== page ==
Hepatic progenitor cells, stem cells, and AFP expression in models of liver injury

Wolf D. Kuhlmann and Peter Peschke

Division of Radiooncology, Deutsches Krebsforschungszentrum, 69120 Heidelberg, Germany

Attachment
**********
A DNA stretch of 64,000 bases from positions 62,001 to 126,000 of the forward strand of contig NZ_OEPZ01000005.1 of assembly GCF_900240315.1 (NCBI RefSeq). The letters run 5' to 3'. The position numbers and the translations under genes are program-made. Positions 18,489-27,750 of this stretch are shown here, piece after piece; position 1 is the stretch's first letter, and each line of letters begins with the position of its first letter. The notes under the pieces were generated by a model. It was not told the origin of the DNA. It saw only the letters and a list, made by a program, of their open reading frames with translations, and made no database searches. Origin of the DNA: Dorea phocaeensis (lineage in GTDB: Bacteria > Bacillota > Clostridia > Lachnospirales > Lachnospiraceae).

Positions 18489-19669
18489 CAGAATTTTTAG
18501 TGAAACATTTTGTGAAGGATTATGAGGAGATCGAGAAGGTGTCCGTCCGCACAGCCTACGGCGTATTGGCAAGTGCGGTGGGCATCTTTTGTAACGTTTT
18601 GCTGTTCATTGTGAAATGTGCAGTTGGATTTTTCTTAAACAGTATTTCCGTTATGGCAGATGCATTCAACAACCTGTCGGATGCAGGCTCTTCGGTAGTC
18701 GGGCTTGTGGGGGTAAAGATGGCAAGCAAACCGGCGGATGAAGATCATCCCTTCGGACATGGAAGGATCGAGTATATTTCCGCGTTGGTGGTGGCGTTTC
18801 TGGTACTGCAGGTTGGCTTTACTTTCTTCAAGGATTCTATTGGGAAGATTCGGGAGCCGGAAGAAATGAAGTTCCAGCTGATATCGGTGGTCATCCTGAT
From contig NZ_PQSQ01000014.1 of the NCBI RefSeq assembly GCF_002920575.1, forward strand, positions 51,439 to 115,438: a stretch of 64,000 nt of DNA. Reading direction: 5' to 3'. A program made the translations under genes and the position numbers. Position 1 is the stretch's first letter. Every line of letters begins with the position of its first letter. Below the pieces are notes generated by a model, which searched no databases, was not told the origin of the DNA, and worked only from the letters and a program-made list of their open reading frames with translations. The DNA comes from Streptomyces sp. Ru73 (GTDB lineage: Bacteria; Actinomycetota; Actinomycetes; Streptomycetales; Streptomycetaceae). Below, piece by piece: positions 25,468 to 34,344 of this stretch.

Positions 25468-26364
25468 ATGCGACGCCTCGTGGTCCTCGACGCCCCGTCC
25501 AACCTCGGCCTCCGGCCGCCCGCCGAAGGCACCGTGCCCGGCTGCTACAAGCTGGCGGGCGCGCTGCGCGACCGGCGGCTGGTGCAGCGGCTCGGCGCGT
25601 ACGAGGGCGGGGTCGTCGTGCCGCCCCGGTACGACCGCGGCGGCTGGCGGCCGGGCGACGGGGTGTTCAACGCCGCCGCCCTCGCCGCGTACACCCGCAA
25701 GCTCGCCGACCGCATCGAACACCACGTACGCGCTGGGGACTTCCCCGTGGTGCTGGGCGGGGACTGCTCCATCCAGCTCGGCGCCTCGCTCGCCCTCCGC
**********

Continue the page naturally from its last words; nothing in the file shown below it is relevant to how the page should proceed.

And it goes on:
Experimental models for the study of progenitor cells in liver repair included (a) surgical removal of liver tissue by partial hepatectomy; (b) acute injury by carbontetrachloride; (c) acute injury by D-galactosamine (GalN) and N-nitrosomorpholine (NNM); and (d) chemical hepatocarcinogenesis by feeding NNM in low and high doses. The detection of alpha-fetoprotein gene expression served to follow pathways of cellular differentiation. Stem cells were not required in models of surgical removal of parenchyma and in carbon tetrachloride intoxication. In contrast, regeneration of liver occurred through biliary epithelial cells in injuries induced by GalN and NNM. These biliary epithelial cells, collectively called oval cells, are most probably derived from the canals of Hering. Proliferating bile duct cells reached a level of differentiation with reactivation of fetal genes and significant AFP synthesis signalling a certain degree of retrodifferentiation with potential stemness.